Second local oscillations from a second local oscillator 16 are supplied to a second mixer 17 for heterodyning with the response of the first SAW filter 15, to generate a response to DTV signal translated to a second intermediate-frequency band below the frequencies assigned for television broadcasting. A second SAW filter 18 is used for rejecting the unwanted image frequencies that accompany the downconversion result supplied from the second mixer 17. The SAW filter 18 has flat amplitude response over a bandwidth of at least 6 MHz. The SAW filter 18 has linear phase response over that bandwidth or, alternatively, its phase response is modified for optimizing overall phase response for the DTV receiver up to the point that synchrodyning to baseband is completed. During the period of transition from NTSC television transmissions to digital television transmissions, traps for sound and video carriers of adjacent-channel NTSC television transmissions will usually be included in at least one of the SAW filters 15 and 18. It is preferable to put the traps into the SAW filter 15 and not into the SAW filter 18. The adjacent-channel NTSC sound and video carriers are then excluded from the second mixer 17, and the design of the SAW filter 18 is simplified.

The second mixer 17 is a linear mixer and is designed to drive the SAW filter 18 from the source impedance prescribed for suppressing multiple reflections. In the design shown in FIG. 1 (and in the design shown in FIG. 13) it is presumed the second mixer 17 is of a design that provides sufficient conversion gain to overcome insertion loss in the SAW filter 18. If the second mixer 17 is of a design that does not provide substantial conversion gain, in an alternative embodiment of the invention the gain in the first IF amplifier 14 is increased to overcome insertion losses in both the SAW filters 15 and 18. In still another embodiment of the invention, an additional fixed-gain amplifier is included between the SAW filter 15 and the second mixer 17 to compensate for the insertion loss in the SAW filter 18.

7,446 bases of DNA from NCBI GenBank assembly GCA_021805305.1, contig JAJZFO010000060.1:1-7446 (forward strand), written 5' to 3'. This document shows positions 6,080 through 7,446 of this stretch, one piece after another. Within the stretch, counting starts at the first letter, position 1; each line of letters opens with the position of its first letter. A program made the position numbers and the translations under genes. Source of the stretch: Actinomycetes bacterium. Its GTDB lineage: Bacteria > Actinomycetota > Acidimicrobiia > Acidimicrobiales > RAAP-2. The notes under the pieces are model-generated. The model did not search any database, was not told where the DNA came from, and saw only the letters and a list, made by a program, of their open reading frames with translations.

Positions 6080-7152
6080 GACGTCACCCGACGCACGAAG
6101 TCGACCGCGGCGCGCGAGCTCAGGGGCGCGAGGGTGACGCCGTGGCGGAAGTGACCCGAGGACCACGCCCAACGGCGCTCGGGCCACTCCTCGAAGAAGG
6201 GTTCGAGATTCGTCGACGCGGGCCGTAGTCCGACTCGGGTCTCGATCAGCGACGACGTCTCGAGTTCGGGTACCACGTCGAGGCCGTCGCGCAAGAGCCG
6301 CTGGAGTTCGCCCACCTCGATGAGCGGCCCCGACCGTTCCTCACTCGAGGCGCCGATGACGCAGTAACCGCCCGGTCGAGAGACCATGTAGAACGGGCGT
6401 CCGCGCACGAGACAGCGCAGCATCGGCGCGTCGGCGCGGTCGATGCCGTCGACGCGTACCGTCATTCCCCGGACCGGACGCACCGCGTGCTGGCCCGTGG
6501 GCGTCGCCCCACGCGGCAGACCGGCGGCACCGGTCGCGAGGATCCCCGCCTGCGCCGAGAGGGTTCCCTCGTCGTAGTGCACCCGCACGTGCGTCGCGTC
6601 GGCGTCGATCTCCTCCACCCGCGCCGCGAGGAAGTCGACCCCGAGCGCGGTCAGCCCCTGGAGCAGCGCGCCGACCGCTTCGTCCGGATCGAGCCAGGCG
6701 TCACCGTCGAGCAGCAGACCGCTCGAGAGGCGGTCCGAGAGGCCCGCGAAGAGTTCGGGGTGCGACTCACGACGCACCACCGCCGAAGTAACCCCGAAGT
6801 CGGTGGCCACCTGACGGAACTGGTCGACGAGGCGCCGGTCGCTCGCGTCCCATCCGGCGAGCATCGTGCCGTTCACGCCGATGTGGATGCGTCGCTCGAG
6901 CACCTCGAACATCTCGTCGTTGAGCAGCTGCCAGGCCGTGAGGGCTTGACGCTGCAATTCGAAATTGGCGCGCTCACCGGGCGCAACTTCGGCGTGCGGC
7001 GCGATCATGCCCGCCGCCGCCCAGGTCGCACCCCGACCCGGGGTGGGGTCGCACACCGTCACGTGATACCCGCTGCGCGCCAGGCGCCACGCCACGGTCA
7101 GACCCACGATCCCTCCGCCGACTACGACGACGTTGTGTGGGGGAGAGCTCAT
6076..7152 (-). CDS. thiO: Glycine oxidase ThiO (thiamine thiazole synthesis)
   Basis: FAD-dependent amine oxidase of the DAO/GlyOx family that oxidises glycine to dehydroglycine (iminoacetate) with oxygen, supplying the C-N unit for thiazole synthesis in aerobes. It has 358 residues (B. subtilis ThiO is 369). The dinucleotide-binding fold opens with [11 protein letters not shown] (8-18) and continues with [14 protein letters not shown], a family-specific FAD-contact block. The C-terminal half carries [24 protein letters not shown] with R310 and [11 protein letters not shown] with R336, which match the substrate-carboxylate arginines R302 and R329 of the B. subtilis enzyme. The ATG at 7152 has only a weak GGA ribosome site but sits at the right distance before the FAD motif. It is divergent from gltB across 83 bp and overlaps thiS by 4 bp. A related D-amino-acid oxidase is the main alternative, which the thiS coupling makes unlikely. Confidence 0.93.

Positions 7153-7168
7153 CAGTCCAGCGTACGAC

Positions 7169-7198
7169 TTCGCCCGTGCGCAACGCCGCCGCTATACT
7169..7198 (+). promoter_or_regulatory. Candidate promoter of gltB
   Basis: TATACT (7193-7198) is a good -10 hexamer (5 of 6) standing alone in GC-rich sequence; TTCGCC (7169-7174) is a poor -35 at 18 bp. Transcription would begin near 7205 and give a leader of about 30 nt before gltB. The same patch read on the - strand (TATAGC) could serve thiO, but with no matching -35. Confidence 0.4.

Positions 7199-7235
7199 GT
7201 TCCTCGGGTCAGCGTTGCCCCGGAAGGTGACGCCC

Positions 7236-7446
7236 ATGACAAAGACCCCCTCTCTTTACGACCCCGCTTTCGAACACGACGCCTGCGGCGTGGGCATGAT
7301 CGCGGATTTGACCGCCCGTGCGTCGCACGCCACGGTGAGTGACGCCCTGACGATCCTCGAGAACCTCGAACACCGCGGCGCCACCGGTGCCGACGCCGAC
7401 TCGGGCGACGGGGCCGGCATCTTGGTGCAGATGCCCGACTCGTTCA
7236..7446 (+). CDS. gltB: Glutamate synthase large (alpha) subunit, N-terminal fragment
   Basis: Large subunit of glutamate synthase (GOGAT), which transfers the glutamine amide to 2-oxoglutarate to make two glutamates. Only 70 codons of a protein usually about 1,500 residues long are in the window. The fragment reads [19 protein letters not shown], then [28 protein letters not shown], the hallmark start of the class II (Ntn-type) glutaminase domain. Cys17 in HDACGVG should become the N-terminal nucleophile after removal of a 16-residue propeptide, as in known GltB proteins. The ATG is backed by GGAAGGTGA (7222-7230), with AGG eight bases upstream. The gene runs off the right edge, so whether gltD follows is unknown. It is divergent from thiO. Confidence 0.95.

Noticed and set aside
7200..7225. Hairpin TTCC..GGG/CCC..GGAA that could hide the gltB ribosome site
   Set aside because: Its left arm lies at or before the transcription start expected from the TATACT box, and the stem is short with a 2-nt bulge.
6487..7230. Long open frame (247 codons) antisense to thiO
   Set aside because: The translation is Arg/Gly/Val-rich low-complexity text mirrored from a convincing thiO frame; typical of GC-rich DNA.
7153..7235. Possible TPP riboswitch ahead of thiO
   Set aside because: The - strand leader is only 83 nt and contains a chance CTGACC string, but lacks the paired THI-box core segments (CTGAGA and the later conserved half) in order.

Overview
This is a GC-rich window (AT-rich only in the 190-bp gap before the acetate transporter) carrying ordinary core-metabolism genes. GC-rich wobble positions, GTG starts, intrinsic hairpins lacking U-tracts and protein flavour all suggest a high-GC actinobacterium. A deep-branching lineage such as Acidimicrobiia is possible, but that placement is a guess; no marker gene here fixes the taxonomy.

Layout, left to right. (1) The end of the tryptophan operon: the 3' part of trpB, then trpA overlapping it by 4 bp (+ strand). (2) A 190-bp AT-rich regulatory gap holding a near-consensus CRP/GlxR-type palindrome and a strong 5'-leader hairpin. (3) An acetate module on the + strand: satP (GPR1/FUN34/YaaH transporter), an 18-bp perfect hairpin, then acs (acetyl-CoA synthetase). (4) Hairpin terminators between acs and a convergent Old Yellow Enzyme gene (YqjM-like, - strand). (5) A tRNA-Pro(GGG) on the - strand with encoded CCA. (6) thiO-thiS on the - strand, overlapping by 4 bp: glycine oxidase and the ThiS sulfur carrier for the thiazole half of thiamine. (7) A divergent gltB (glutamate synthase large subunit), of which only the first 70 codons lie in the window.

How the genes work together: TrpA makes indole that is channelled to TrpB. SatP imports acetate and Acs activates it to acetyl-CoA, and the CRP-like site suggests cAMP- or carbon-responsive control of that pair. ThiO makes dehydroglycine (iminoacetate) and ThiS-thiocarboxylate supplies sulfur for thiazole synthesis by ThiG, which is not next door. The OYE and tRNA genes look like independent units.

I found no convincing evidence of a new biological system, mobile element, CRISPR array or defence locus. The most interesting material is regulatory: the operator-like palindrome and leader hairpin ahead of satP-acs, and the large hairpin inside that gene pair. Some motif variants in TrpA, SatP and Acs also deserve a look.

The second IF signal supplied as the response of the second SAW filter 18 is applied as input signal to a second intermediate-frequency amplifier 19, which generates an amplified second IF signal response to its input signal. The second intermediate-frequency amplifier 19 is subject to reverse automatic gain control. Oscillations from a third local oscillator 20 are heterodyned with the amplified second IF signal response in a linear third mixer 21. The frequency of the oscillations from the third local oscillator 20 is chosen such that the third mixer 21 supplies a third intermediate-frequency signal response in a third intermediate-frequency band closer to baseband than the second IF band, which third IF band is low enough in frequency to make analog-to-digital conversion feasible.